On July 18, 2005, the United States District Court for the District of New Jersey found that the Federal Trade Commission
was entitled to summary judgment in an action brought against a number of debt collectors for violating the federal Fair Debt Collection Practices Act (“FDCPA”) and Section 5 of the Federal Trade Commission Act (“FTCA”). FTC v. Check Enforcement, No. Civ. A 03-2115(JWB), 2005 WL 1677480 (D.N.J. July 18, 2005). The debt collectors were in the business of purchasing and collecting large amounts of dishonored checks that originally were issued to merchants across the United States. The district court found that the debt collectors violated the FDCPA by:

  • Harassing third parties in order to obtain payment and
    leaving messages on home answering machines
    regarding debts that were overheard by third parties;
  • Using intimidating, demeaning and insulting language
    when attempting to collect debts;
  • Using false, deceptive and misleading representations
    when collecting debts, including representing that the
    debts to be collected were greater than the debts actually
    owed and representing that collection letters were from an
    attorney when they were not;
  • Making threats of arrest and seizure of property or wages
    when the debt collectors had neither filed civil or criminal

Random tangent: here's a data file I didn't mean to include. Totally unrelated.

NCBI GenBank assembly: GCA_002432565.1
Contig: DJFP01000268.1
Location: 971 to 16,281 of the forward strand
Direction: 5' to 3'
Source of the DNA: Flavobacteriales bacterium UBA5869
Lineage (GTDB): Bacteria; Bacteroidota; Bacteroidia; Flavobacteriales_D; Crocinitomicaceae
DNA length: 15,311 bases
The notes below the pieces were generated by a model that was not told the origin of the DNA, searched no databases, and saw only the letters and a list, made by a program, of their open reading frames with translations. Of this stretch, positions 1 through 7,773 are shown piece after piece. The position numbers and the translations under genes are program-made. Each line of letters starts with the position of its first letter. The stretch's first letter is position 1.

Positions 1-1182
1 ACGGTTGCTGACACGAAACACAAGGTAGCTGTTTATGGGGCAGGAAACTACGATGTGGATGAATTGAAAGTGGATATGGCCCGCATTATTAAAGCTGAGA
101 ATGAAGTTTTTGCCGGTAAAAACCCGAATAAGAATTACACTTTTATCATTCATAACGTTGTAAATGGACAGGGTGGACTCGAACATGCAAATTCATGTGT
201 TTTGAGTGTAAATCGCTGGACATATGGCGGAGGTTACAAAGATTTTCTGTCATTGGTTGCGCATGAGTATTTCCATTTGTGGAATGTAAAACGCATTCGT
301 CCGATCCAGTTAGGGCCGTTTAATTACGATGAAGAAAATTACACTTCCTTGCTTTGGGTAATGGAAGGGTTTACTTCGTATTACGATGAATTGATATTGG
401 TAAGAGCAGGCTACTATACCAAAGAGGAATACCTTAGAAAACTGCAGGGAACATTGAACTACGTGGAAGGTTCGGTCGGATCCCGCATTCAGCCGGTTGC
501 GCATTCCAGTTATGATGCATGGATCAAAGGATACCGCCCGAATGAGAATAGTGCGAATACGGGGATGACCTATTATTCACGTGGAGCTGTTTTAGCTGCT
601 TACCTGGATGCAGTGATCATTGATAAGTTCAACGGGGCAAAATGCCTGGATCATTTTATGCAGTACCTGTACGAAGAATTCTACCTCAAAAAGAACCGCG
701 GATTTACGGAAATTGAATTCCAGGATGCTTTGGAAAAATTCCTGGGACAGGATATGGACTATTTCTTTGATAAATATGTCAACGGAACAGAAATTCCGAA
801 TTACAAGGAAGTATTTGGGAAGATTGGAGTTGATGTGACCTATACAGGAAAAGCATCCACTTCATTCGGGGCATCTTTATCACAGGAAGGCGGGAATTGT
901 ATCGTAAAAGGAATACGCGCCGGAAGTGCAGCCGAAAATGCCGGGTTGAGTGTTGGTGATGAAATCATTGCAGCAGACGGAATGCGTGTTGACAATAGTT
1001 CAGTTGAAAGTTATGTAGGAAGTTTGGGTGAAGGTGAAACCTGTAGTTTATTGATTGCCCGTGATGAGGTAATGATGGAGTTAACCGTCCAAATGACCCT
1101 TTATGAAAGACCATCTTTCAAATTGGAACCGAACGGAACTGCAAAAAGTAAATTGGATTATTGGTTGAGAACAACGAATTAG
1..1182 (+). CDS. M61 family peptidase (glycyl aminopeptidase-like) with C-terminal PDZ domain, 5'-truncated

complaints nor levied upon a debtor’s wages or property;
  • Making false threats to file civil or criminal suits;
  • Claiming that criminal proceedings against debtors were
    imminent when they were not;
  • Adding a charge of $125 or $130 to the amount of checks
    to be collected when such amounts were not permitted by
    law; and
  • Failing to send required FDCPA notices to debtors.

The district court also indicated that the debt collectors violated Section 5 of the FTCA by making express and false misrepresentations when collecting debts.

Because of the statutory violations, the district court enjoined the debt collectors from engaging in various debt collection activities and barred them from selling or transferring consumer accounts. In addition, the district court ordered the debt collectors to repay over $10 million in payments that they procured through their illegal activities. The monetary award is the largest judgment that the FTC ever has obtained for violations of the FDCPA.

􀂗 Margaret Stolar and Chuck Gall